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Fox Robotics announced the close of a $20M funding round led by BMW i Ventures. Additional new investors include Zebra Technologies, Japan Airlines & Translink Innovation Fund, and Foothill Ventures. Existing investors Menlo Ventures, ENIAC Ventures, and SignalFire also participated in the round. Concurrent with the closing of the round, Till Reuter, former CEO of KUKA, and David Fuller, former CTO of KUKA and current CEO of Artificial, will join the company as independent board directors.
The company was founded in 2018 and has raised a total of $38M to date (source: Crunchbase).
A “Holy Grail” problem
We often talk about “holy grail” applications in robotics – those applications which are deemed difficult to solve, and thus require additional invention, investment and time to mature. Tractor-trailer unloading is one of these holy grail applications. Many companies have attempted to solve this problem prior and failed. The problem arises from the awkwardness of organizing the successive unpacking of trailers at the destination.
Fox Robotics has deployed its autonomous forklifts at dozens of customer sites today, including one of the world’s most demanding environments at DHL Supply Chain. The other noteworthy robotics competitor in this space is the Boston Dynamics Stretch robot which we’ve covered previously. Both of these solutions have had a long commercialization path.
However, Fox Robotics and Boston Dynamics are designed for different types of unloading scenarios. The Fox Robotics solutions works with trailers where the items are loaded on pallets. The Boston Dynamics solution works with trailers that are loaded only with boxes, and not on pallets.
Automating forklifts to “stab” a pallet for pickup is difficult in North America, because there is no standard pallet design in the industry. Companies in Europe have simplified the process by adopting a standard euro-pallet design. The euro pallet pillars are flush with the ground, which makes it easier to autonomously acquire a pallet.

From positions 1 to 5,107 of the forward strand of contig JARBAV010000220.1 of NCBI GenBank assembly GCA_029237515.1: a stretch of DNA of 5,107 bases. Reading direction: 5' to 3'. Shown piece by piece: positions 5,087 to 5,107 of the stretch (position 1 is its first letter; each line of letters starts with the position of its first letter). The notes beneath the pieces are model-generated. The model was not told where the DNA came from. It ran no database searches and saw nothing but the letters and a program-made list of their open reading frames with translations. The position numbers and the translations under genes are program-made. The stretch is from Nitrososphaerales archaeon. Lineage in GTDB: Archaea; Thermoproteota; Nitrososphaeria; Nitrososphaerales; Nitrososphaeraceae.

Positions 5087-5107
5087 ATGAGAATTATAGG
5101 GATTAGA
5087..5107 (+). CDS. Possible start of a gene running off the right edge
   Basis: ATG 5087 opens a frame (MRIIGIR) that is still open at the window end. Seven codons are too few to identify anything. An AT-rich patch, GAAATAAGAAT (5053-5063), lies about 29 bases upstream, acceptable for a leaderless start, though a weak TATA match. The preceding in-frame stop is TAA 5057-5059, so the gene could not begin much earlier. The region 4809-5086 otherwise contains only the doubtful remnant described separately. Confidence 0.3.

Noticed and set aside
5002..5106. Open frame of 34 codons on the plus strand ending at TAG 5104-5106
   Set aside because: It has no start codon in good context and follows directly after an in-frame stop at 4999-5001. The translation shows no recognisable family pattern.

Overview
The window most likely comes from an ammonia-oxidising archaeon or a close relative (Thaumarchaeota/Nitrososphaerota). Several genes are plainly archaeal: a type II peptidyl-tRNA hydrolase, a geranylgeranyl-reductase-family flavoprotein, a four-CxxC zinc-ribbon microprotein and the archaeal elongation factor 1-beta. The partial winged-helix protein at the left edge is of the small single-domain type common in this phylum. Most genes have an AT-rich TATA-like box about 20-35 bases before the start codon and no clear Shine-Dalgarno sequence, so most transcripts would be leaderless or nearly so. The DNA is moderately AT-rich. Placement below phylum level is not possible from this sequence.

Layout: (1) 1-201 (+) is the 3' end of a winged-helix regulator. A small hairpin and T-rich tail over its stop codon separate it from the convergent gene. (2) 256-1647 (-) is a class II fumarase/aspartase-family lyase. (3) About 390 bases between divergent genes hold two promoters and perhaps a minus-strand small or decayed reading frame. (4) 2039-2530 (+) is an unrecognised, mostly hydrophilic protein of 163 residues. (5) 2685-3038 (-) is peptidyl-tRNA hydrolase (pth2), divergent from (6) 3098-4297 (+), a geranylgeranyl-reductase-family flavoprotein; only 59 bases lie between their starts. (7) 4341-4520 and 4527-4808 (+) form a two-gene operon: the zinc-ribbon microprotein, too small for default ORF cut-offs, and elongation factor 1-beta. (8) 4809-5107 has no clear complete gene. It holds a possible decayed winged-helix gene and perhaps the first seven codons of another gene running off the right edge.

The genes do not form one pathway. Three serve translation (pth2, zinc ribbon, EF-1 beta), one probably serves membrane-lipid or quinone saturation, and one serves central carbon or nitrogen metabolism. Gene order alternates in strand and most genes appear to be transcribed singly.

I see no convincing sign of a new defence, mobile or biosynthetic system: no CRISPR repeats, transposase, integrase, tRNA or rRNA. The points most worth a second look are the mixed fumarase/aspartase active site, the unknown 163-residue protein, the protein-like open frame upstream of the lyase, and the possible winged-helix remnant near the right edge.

“As the COVID-19 pandemic made evident, supply chain resiliency is paramount,” said Peter Anderson-Sprecher, Co-Founder & CEO of Fox Robotics. “We have the ability to deploy our solutions to customers and have them up and running in less than one hour, which has been key to our success as it lets us work closely with our customers/partners and rapidly learn in a live production environment.”
DHL is an early customer
DHL Supply Chain, the global and North American contract logistics leader within Deutsche Post DHL Group, was Fox’s first customer and is rapidly deploying its technology across its network of warehouses.
“At DHL Supply Chain a key focus has been our Accelerated Digitization Strategy which seeks to nurture and deploy innovative technology solutions at scale. For this program to be successful it is important that we establish strategic partnerships with companies like Fox where we can collaborate to develop solutions that address the unique challenges of the logistics industry,” said Sally Miller, CIO, DHL Supply Chain North America. “Over the past three years, we’ve worked closely with Fox testing and sharing operational knowledge which has resulted in a product that delivers true value for both our customers and warehouse associates.”
Fox has designed its solution such that each forklift can be delivered and installed in under one hour, compared to the weeks or months that typical automated guided vehicles take for integration.
“Fox is executing today on one of the key visions David [Fuller] and I had always wanted to deliver with KUKA—the automation of the material handling function. At KUKA we successfully optimized the production side with robots, and now Fox is well positioned to do the same thing with pallet movement,” added Till Reuter, former CEO of KUKA, and incoming Board Director at Fox. “It’s almost hard to believe how effective they are even when you see them up and running right in front of you.”
Autonomous vehicles are utilized commercially in warehouses, but they are not yet ready for public roadways. Fox retrofits a regular forklift with sensors and software for autonomous material handling with precise navigation and robust pallet picking and moving. Deep learning systems employ onboard cameras and LiDAR sensors to recognize pallets, boxes, and other impediments in real-time, allowing the forklift to retrieve pallets from trucks it has never seen.
Zebra Technologies is a key partner
Zebra Technologies, a global leader in automation solutions for enterprises, is also investing in Fox. The company bought autonomous mobile robotics vendor Fetch Robotics in 2021 for $290M, but Fetch doesn’t have an autonomous fork truck in its portfolio.
“Zebra Technologies has been an active investor and solution provider to help businesses globally digitize and automate their supply chains and augment front-line workers,” said Tony Palcheck, Managing Director of Zebra Ventures, Zebra Technologies. “Fox has proven its ability to increase resiliency, safety, and drive measurable return on investment, and we look forward to working together with Fox on this next stage of growth.”
Fox’s objective is to deploy its forklifts in warehouses and production environments worldwide and to create new autonomous capabilities to broaden use cases. It plans to increase production, invest in talent, and expand globally with the new finances.